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Commodities

Sugar cane deliveries up 24 percent

A forklift loads cane into a tractor trailer
A forklift loads cane into a tractor trailer. FILE PHOTO | NMG 

Sugar cane delivery in the first five months of the year rose to its highest in four years as good rains in the farming zones helped grow volumes, official data shows.

Data by the Kenya National Bureau of Statistics (KNBS) shows that farmers delivered 2.72 million tonnes of cane to milling factories, a rise of 24 percent compared to a similar period last year.

The last time factories received a higher volume in the first five months was in 2016, when farmers delivered 3.16 million tonnes.

Sugar millers attributed the rise to increased rainfall that is a timely boost to factories that were during a similar period last year struggling with low cane deliveries, attribute to low rainfall.

“Rains have been good since last year and the cane was still growing. Maturity started in January, that is why we are enjoying the high amounts of deliveries,” said Francis Ooko, the receiver manager at Muhoroni Sugar.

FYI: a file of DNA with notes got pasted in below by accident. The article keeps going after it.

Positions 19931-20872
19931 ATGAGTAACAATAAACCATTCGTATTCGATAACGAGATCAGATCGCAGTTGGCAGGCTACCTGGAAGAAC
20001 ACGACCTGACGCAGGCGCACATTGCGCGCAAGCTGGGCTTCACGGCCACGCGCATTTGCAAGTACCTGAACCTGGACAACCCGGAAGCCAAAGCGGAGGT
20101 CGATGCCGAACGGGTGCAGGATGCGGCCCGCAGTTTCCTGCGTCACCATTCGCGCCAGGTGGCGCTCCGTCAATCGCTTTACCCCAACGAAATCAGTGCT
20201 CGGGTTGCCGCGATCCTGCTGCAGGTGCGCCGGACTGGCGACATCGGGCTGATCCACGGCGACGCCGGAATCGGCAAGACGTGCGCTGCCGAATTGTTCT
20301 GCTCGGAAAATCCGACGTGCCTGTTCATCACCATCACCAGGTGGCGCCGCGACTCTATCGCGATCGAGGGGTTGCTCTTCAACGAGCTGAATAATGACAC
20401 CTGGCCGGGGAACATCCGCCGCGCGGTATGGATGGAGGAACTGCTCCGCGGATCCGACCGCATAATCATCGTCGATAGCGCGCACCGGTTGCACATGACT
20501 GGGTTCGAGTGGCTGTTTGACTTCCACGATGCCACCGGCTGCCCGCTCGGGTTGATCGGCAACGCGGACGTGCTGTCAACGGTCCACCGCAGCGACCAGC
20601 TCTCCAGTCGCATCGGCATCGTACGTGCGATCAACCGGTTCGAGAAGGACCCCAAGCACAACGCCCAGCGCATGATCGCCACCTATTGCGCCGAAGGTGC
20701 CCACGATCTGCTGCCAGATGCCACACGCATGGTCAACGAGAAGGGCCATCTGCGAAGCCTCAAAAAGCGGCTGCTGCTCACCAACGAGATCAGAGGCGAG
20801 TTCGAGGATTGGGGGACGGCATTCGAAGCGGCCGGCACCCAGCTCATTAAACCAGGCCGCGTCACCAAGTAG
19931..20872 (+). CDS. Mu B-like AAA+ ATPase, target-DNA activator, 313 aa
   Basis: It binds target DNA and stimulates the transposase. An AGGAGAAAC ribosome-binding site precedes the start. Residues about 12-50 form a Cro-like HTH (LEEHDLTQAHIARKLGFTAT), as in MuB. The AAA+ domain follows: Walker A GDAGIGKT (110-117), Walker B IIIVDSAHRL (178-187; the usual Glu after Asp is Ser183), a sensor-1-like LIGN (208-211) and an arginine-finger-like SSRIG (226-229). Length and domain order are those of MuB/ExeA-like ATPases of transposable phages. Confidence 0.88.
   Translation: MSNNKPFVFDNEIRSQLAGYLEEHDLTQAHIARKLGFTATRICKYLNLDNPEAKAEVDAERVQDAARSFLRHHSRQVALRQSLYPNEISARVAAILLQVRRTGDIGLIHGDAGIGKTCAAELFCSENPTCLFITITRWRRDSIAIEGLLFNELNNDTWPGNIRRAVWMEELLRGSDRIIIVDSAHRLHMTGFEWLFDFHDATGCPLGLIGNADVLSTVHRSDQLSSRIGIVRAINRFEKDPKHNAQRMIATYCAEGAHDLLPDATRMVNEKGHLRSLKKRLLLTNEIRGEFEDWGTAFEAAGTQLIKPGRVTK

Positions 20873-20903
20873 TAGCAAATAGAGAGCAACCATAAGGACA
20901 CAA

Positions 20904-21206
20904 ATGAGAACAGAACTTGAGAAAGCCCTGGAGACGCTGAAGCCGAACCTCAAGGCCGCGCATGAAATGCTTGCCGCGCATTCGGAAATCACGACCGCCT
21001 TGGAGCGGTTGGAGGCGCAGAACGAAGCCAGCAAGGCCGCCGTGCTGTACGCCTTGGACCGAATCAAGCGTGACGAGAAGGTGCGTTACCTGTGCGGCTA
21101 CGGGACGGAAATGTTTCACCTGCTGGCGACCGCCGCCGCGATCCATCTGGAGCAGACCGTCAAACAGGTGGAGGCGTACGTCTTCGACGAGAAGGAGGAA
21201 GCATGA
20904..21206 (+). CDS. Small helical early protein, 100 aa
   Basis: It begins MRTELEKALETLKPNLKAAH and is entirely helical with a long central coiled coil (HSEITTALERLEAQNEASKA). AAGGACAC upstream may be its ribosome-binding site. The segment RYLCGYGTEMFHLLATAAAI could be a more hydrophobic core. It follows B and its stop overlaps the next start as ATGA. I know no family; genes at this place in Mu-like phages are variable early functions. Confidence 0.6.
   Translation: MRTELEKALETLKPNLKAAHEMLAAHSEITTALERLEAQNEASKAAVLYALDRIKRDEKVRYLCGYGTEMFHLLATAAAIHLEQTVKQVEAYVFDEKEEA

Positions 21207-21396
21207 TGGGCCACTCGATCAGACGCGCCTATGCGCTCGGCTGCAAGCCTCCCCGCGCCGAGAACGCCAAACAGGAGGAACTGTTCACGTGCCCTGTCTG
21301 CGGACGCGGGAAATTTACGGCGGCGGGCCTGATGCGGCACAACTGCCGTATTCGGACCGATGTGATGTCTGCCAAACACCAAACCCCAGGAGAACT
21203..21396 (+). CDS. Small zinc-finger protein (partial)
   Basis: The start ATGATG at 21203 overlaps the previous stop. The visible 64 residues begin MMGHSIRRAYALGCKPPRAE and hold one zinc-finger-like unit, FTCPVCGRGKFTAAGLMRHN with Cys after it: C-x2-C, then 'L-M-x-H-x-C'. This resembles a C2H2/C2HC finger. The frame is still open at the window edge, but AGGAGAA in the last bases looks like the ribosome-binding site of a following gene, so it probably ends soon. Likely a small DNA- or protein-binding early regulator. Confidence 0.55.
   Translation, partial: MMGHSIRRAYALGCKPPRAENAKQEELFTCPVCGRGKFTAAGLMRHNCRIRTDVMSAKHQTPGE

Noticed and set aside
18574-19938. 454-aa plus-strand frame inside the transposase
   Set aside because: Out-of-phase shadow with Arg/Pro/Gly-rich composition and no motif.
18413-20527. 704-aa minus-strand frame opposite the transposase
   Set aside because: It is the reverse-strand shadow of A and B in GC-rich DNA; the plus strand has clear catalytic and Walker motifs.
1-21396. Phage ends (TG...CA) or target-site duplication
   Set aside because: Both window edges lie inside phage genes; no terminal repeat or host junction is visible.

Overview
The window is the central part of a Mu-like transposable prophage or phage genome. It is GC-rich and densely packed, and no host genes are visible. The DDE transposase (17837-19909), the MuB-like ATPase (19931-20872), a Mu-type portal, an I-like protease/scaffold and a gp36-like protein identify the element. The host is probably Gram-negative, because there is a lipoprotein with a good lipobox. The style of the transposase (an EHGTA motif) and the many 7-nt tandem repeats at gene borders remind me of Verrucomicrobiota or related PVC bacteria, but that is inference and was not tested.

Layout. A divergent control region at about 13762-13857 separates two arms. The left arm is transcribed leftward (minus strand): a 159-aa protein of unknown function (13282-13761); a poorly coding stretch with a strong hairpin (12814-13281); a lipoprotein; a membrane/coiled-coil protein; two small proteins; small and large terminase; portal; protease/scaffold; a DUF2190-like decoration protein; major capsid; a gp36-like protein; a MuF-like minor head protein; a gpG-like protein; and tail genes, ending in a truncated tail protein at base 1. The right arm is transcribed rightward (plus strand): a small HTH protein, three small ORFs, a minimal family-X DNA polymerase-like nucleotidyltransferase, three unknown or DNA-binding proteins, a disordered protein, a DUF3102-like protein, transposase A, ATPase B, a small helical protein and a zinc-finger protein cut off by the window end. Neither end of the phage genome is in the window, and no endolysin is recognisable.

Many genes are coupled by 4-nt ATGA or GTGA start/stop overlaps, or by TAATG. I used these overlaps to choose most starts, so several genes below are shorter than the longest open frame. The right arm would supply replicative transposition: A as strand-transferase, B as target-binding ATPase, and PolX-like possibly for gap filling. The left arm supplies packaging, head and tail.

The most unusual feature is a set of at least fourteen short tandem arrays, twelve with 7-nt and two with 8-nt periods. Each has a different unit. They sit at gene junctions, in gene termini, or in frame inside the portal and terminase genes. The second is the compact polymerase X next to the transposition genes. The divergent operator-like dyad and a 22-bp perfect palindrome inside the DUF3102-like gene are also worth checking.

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“Production from the irrigation farms has also increased and we are now having increased yield per hectare.”

Local millers produced 248,945 tonnes of sugar in the period under review at the back of the increase in deliveries up from 216, 281 tonnes in a similar period last year.

State-owned millers have, however, decried lack of funds to repair old equipment and purchase new ones in what has hampered production of sugar.

This is in addition to struggles in paying farmers for their cane with nearly all state owned millers crumbling under the weight of debts to the taxman and bank loans.

The rise in local production however failed to cut imports of the sweetener that rose 23 percent compared to a similar period last year.

Data by the Sugar Directorate shows that Kenya imported 184,677 tonnes of the sweetener between January and April compared to 150,302 tonnes in the corresponding period last year.

A two-kilo packet of branded sugar has now dropped from a high Sh230 in February to Sh210 for the same quantity as the market responds to an increase of cheap sugar in the market.

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